A New Jersey judge ruled Friday morning that the state must follow in the federal government’s footsteps and recognize marriages between same-sex partners.
The suit filed by Garden State Equality points to the Supreme Court’s ruling in United States v. Windsor, the landmark decision that struck down the Defense of Marriage Act and officially recognizes same-sex marriages on a federal level. Currently, same-sex couples in New Jersey can enter into civil unions, and in 2006 the state’s top court ruled that those unions must be granted the same legal rights and protections as marriage. Now, Judge Mary Jacobsen has taken things one step further, ruling that barring same-sex couples from marriage is a violation of the New Jersey constitution. This is one of the mounting numbers of victories for equality and for gay families stemming directly from the repeal of DOMA, including stories like the fact that Jennifer Tobits was recently allowed to receive benefits from her late wife’s employer.
A spokesman for Governor Chris Christie stated shortly after the ruling was announced the governor plans to appeal the ruling, meaning there’s no certainty New Jersey couples will be signing licenses any time soon. Christie has opposed marriage equality in his state with increasingly nonsensical rhetoric for some time now; especially given his possibly aiming for a Presidential nomination in 2016, he may be very motivated to stop marriage equality in its tracks. He’s also in the middle of a race for re-election against Barbara Buono, who supports marriage equality and also has a gay daughter. Christie’s statement on the matter, delivered by his spokesman Michael Drewniak, was:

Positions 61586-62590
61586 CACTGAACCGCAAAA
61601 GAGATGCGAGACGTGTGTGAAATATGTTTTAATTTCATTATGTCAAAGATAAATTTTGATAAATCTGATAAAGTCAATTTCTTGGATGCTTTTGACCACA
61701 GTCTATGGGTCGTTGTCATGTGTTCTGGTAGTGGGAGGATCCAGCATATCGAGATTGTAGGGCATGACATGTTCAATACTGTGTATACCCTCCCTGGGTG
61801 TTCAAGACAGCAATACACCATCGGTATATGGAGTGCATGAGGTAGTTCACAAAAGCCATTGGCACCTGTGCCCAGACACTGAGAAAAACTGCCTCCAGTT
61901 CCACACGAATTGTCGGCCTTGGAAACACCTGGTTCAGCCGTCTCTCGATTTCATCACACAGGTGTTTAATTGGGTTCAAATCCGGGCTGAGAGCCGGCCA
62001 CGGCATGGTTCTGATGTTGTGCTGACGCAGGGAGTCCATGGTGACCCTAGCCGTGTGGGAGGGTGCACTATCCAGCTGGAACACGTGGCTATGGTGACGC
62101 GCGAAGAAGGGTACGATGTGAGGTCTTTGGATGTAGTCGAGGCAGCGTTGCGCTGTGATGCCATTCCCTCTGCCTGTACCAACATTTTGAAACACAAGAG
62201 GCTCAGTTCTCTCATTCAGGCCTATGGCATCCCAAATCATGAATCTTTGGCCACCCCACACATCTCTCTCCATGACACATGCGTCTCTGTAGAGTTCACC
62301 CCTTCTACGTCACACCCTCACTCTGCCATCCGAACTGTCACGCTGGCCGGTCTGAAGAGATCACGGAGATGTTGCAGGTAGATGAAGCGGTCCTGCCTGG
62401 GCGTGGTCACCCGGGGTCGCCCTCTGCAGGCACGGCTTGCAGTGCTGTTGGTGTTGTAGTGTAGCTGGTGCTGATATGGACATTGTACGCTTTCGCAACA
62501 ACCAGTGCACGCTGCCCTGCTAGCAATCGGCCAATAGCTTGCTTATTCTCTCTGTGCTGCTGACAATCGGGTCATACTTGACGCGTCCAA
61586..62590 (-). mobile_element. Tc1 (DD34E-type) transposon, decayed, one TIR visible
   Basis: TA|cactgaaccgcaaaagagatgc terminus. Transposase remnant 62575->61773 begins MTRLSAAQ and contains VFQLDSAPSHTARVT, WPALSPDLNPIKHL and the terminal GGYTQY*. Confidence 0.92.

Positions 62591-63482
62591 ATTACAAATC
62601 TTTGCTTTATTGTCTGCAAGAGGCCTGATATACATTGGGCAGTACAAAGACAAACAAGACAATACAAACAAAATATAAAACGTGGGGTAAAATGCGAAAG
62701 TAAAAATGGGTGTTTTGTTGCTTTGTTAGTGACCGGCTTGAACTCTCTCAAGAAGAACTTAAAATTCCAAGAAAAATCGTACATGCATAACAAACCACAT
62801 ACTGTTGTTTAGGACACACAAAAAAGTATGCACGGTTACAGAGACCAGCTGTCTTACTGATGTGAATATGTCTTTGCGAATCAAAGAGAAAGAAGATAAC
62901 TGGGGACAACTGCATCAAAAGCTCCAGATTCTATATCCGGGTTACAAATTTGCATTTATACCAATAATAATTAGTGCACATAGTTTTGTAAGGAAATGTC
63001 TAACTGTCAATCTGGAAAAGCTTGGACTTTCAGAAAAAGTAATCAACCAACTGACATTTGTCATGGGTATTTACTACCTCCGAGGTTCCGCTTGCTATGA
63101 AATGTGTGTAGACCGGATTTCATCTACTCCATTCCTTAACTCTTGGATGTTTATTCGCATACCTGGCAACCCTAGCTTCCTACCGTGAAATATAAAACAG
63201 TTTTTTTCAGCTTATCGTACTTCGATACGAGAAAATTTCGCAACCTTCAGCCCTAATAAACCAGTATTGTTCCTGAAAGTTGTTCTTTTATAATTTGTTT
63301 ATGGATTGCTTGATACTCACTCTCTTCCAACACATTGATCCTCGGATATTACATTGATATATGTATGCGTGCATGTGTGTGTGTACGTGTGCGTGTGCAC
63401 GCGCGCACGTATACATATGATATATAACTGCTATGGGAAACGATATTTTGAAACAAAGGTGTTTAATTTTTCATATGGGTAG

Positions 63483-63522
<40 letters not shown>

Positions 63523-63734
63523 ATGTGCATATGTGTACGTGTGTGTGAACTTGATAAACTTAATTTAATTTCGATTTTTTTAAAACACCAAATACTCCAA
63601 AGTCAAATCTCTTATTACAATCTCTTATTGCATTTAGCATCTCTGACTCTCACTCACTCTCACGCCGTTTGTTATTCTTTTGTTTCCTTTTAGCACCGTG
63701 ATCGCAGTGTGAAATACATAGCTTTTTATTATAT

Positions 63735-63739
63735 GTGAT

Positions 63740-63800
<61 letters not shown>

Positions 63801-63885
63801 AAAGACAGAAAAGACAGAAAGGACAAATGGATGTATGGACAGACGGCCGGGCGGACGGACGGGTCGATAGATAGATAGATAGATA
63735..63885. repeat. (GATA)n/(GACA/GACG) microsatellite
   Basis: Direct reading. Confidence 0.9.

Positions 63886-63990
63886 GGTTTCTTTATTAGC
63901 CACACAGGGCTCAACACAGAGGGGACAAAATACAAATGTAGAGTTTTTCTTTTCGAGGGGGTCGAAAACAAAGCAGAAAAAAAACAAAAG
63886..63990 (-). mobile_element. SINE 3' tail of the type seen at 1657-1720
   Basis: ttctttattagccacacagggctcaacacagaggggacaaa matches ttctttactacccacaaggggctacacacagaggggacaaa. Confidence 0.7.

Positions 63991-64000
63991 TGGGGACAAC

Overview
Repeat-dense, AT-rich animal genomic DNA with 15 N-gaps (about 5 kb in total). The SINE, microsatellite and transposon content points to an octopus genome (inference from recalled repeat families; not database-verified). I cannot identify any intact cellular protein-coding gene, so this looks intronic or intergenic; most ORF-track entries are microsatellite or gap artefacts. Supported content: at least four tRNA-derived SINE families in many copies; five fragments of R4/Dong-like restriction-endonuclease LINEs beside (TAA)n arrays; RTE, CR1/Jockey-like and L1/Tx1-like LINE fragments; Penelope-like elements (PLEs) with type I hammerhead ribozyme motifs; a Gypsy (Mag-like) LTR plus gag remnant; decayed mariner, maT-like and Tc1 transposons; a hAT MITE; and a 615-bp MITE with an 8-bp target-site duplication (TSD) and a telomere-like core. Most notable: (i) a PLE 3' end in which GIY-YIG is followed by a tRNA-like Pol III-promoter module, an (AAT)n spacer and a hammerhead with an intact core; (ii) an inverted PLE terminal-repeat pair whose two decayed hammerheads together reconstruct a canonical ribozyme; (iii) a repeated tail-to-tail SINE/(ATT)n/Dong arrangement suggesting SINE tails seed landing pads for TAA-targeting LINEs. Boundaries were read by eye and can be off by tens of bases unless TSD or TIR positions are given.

“Gov. Christie has always maintained that he would abide by the will of the voters on the issue of marriage equality and called for it to be on the ballot this Election Day… Since the legislature refused to allow the people to decide expeditiously, we will let the Supreme Court make this constitutional determination.”
In many ways, what’s happening in New Jersey feels reminiscent of Prop 8 — conservatives trying to stand in the way of marriage equality because it’s “the will of voters” and ignoring the constitution feels pretty familiar. But with DOMA’s repeal, the story might be very different this time. For now, this looks like it could be a victory — or at least a step in the right direction.